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Tips for Photographing Wildlife in Grand Teton National Park

Ashleigh Scully is a young, award-winning wildlife photographer. Named a Wildlife Photographer of the Year finalist, here she offers some tips for photographing wild things in Grand Teton National Park.
Tips for Photographing Wildlife in Grand Teton National Park

Award-winning wildlife photographer Ashleigh Scully may only be 14 years old, but she has learned more about photography over the past six years than most people thrice her age. The Wildlife Photographer of the Year finalist is a full-time resident of New Jersey, but her family also has a house in Wilson, making Jackson Hole her “home away from home.”

Starting Young, Mentored by Legends

Mentored by legendary Jackson Hole-based wildlife photographers Tom Mangelsen and Henry Holdsworth, as well as world-renowned wildlife photographer Melissa Groo, Ashleigh’s photos have been used by the Teton Raptor Center, The Murie Center and Wyoming Untrapped. She recently won first place in the Yellowstone Forever Photo Competition/Youth Landscapes, received honorable mention in the Wyoming Wildlife Magazine Photo Competition for two years straight and been in the top 100 of the Audubon Photography Competition, among other honors.

Ashleigh met Tom Mangelsen while she was photographing some Great Gray Owls in October of 2013. She says Mangelsen was “so kind to me and offered me some great advice.”  They met again in the field a year later while they were both photographing Grizzly 760 near Oxbow Bend.

She first met Henry Holdsworth at his gallery, Wild By Nature, when she was 11 years old, and he has taken her out in the field many times. She has taken two of his workshops: one in Grand Teton National Park and one in Lake Clark National Park, Alaska.

Acclaimed Jackson Hole photographer Henry Holdsworth calls Ashleigh his "owl whisperer."

“Henry and I have had so many fun adventures together and we’ve seen so many amazing things,” she says. “We’ve photographed river otter families in the snow, pouncing foxes in Yellowstone, Great Gray Owls and grizzlies in the Tetons, and so much more. Henry keeps pushing me to try new things and he is such a great friend now to my family and me. He calls me his “owl whisperer.”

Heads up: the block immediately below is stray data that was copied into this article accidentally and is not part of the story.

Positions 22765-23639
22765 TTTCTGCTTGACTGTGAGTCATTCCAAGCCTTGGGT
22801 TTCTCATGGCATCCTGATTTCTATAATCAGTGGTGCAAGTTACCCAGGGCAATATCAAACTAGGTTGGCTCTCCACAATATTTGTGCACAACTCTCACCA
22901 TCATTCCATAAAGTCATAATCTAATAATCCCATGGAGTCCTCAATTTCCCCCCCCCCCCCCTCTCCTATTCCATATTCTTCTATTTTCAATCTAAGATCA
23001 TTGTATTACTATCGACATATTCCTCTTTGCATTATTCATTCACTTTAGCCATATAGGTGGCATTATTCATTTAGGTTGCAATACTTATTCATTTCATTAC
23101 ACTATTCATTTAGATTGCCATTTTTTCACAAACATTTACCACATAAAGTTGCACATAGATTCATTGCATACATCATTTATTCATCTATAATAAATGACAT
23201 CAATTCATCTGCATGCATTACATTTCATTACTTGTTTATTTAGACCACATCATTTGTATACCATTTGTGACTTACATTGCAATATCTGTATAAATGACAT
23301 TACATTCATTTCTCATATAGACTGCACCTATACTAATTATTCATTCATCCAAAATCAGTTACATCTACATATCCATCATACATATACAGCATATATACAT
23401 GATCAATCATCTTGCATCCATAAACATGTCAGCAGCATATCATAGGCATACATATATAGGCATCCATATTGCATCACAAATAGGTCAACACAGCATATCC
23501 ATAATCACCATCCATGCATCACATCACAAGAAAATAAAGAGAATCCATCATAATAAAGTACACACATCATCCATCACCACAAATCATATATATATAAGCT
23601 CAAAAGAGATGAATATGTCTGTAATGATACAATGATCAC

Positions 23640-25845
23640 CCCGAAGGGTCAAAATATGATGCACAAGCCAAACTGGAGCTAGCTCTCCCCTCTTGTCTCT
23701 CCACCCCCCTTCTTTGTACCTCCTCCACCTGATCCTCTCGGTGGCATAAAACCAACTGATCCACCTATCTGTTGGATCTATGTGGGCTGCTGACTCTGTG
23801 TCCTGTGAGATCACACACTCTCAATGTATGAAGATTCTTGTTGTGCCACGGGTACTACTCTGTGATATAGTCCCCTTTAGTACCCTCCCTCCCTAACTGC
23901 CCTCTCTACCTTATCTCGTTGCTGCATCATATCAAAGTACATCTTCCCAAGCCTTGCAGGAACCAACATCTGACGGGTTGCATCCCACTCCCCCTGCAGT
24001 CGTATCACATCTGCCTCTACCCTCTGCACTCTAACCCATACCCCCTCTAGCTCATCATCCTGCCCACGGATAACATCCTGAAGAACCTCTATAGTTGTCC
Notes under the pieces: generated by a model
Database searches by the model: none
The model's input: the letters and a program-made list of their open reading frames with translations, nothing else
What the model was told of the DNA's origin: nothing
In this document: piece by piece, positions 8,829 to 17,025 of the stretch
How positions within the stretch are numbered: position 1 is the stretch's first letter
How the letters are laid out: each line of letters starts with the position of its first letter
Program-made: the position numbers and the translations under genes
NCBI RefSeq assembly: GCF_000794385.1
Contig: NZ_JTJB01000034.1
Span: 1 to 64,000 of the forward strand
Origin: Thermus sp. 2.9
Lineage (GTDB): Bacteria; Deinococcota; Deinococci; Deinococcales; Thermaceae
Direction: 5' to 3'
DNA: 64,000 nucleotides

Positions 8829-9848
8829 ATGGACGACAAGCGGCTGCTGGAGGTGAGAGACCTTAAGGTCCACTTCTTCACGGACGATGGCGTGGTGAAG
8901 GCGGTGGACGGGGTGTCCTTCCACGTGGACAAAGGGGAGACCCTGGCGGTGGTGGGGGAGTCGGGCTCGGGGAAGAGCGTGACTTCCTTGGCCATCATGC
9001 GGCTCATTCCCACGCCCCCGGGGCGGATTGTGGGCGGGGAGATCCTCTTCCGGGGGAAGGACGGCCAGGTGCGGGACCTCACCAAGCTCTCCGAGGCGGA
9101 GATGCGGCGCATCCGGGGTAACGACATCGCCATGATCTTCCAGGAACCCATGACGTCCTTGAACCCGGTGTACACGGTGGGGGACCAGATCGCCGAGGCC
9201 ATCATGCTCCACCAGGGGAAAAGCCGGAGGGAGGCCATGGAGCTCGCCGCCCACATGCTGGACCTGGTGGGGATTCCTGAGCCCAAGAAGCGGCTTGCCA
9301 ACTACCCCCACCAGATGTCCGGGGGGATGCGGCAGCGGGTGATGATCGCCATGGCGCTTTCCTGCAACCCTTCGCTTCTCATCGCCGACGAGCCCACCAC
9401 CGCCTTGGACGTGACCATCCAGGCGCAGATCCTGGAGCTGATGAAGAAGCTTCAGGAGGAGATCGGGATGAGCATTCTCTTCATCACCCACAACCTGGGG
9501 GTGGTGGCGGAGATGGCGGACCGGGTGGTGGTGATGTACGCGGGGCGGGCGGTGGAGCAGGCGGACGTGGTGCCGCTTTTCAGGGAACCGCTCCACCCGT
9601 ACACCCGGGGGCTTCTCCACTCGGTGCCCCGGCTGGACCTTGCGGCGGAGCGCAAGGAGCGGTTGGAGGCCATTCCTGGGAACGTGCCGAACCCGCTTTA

Ashleigh's Tips For Photographing Wildlife

Here are Ashleigh’s tips for “capturing” wildlife:

  • The best time of day to photograph is definitely at dawn or dusk when the light is low and it looks the best. I also like photographing during the middle of the day when it’s overcast out and the sunlight isn’t so strong. I have learned some good lessons about keeping my distance from wildlife when photographing. I love getting intimate portrait shots when I can, but I have to stay at the minimum distance based on the park rules, so I use a telephoto and extender to get closer shots if I want them. I am starting to appreciate how important it is to give wildlife more space and to show more of their environment in the photo.
"I have learned some good lessons about keeping my distance from wildlife when photographing." - Ashleigh Scully
  • Some of my favorite places to photograph in Grand Teton National Park are the Oxbow Bend area and Moose-Wilson Road. Oxbow Bend can be great for otters and bald eagles in the winter and grizzlies and moose in the spring. Moose-Wilson Road can be very busy sometimes, but if you go early enough you can find lots of different subjects including owls, moose, beavers and black bears.

In Yellowstone National Park, I love driving through Little America and Lamar and Hayden valleys. I am always looking for red foxes and coyotes and have been lucky to see wolves sometimes. I also enjoy getting off of the roads and exploring (with my parents and bear spray of course!). Spring Gulch Road in Jackson Hole can have lots of different raptors like red-tailed hawks (different morphs, too), golden and bald eagles and sometimes owls. It can also be a great place to see mule deer.

  • My favorite birds to photograph are easily owls. I have photographed five different owl species so far, but my favorite two are the ones that I know I can find in the Tetons: the Great Gray and the Great Horned Owl. Some people think owls only come out at night but they are really crepuscular, which means they are out at dawn and dusk. Great Grays can be out in the middle of the day, too, more than any other owl that I know of. They seem to be very relaxed around people, but you still have to give them space. My favorite memories of photographing in the Tetons are always of this species. It’s an adventure finding them and they are so exciting to watch hunt for prey. The Great Horned Owl may be more common, but I think they can be tougher to photograph because they tend to be spookier and are out mostly when the light is poor for photography. I have had some great experiences with these owls out here and am always looking and listening for them in the mornings and early evenings. You have to be very patient when looking for owls because it requires good listening skills and you have to have good eyesight too. Once you find them, it takes a lot of patience to find the right angle and light, and set up without disturbing them.
  • My favorite animal to photograph has to be the red fox, but the coyote is a close second. Red foxes in the wintertime against the snow are really pretty to see and they are a challenge to photograph pouncing. Coyotes don’t get much respect with photographers I think. They can be very fun to watch though, like red foxes are, and are really beautiful to see when healthy.

To view Ashleigh's amazing photos of furry and feathered Jackson Hole area wildlife, visit ashleighscullyphotography.com.